The irrigation needs for the seven acres of vegetables are served by two 96-foot wells on the farm.
"We have a large pond, but we use it for irrigating only our hay," says Council. "We are extremely careful to keep the vegetables healthy and safe for consumption."
Council's commitment to raising naturally-grown food and the use of sustainable farm practices, such as integrating livestock with crop rotation, are two of the reasons that his farm was designated the 2009 Small Farm of the Year by North Carolina A&T University.
He has worked closely with the Cooperative Extension Program at A&T as well as the Robeson County Cooperative Extension agent for many years to sustain the farm and make it more profitable.
"We are always looking at our costs and the best way to manage this place efficiently," explains Council. "Everyone has their designated role. For instance, on Friday, some will pick apples. That night, others will dress the chickens that we take to the Saturday market. On Saturday, while we are at the market selling the chickens, meat, and vegetables, others will be at the farm canning the apples. It's the effort of each of us, we all know what the other one is doing and know when we have to help with a job.
"Even our Great Pyrenees has a job. He doesn't get to sit around the house, he lives out with the goats -- keeps them under control -- that's his job."
The Councils have been participating in the Moore County Farmers Markets since 2007. During the busy spring and summer harvest season they are at the markets in Pinehurst and Southern Pines on Monday, Thursday, and Saturday.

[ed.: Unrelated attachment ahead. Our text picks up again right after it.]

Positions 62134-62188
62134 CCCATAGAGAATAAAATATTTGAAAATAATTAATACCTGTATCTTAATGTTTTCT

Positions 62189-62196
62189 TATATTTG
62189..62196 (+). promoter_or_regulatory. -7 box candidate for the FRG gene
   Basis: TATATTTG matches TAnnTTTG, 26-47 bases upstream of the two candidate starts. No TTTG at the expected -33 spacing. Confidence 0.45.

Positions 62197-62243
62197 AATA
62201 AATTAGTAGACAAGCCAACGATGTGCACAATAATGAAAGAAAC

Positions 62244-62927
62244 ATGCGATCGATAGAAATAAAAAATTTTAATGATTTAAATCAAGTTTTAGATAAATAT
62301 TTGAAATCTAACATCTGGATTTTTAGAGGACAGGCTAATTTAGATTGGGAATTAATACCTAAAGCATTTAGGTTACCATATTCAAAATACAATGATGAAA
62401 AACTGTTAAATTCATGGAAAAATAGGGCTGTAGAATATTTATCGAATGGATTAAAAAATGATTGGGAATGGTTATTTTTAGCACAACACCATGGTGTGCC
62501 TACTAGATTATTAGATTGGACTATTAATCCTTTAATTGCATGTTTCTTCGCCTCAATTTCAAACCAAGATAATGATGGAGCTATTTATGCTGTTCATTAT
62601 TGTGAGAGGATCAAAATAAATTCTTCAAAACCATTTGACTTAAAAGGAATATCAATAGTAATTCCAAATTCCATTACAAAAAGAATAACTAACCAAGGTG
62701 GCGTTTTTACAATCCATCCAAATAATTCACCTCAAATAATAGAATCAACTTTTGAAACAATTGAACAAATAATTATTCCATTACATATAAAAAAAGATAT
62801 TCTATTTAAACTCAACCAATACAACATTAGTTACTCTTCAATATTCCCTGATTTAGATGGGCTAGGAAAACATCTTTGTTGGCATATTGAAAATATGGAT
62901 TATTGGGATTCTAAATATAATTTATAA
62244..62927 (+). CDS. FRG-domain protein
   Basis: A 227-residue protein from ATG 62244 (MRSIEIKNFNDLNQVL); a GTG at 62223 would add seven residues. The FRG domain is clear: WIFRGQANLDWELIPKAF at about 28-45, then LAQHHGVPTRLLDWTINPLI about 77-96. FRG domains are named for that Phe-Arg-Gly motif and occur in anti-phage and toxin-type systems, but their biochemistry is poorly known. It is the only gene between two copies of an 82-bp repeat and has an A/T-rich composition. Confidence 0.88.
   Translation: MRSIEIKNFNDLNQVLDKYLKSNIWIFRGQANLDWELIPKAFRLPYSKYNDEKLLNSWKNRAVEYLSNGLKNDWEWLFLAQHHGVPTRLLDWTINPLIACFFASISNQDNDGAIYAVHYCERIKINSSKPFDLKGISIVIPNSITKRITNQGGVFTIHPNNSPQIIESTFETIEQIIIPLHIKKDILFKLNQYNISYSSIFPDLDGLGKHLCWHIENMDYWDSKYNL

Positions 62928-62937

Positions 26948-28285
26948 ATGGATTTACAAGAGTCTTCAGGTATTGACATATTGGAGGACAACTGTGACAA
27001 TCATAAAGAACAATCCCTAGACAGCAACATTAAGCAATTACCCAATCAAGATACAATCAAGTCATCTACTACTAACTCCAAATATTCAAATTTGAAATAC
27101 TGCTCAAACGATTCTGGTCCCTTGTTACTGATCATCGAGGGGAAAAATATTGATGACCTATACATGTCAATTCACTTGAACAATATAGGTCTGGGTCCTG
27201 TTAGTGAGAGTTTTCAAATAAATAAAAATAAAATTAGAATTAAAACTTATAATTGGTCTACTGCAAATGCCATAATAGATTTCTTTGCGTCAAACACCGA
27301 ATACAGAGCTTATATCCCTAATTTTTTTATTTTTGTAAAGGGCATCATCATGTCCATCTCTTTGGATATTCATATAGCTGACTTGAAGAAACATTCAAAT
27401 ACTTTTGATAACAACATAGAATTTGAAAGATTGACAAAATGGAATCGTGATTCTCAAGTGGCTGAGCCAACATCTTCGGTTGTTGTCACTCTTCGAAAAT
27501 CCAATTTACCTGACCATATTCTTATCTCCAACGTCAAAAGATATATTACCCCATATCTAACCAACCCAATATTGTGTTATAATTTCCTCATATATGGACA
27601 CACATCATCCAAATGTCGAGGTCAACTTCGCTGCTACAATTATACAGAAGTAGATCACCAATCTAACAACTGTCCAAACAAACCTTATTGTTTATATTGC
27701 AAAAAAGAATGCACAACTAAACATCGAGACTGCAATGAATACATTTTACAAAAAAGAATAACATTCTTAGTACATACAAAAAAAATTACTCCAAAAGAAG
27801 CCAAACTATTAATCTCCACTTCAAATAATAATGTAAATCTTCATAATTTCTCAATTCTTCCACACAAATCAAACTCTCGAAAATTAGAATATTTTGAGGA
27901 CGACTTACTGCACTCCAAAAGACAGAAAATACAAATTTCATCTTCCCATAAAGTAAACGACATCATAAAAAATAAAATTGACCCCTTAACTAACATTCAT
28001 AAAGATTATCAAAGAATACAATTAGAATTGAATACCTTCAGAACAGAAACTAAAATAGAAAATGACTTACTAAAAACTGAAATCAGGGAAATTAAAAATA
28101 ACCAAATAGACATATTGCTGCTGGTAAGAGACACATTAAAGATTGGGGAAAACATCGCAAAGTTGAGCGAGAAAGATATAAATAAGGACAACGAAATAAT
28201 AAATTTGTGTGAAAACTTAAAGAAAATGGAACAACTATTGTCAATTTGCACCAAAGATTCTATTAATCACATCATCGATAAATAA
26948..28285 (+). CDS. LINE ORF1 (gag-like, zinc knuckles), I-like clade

In the fall, after the other markets close for the season, they will be at the Thursday market on Morganton Road as long as there is enough business to make the drive from Hoke County worthwhile.
The demands of farm life are not easy, especially when the mind is willing but the septuagenarian body starts feeling the work, but Council, who recently hurt his back picking peas, keeps it all in perspective.
"When I sit on my porch at night, I get joy out of watching my cows, my chickens, my hogs. I get joy out of watching the vegetables grow. It's just what I love to do and knowing that people are getting a good, solid, healthy product, that we grew just for them," he says. "Well, that's the best."
The John L. Council farm may be reached at (910) 875-4937 or by e-mail at email@example.com.
Claudia Watson is a Pinehurst freelance writer and may be reached at firstname.lastname@example.org.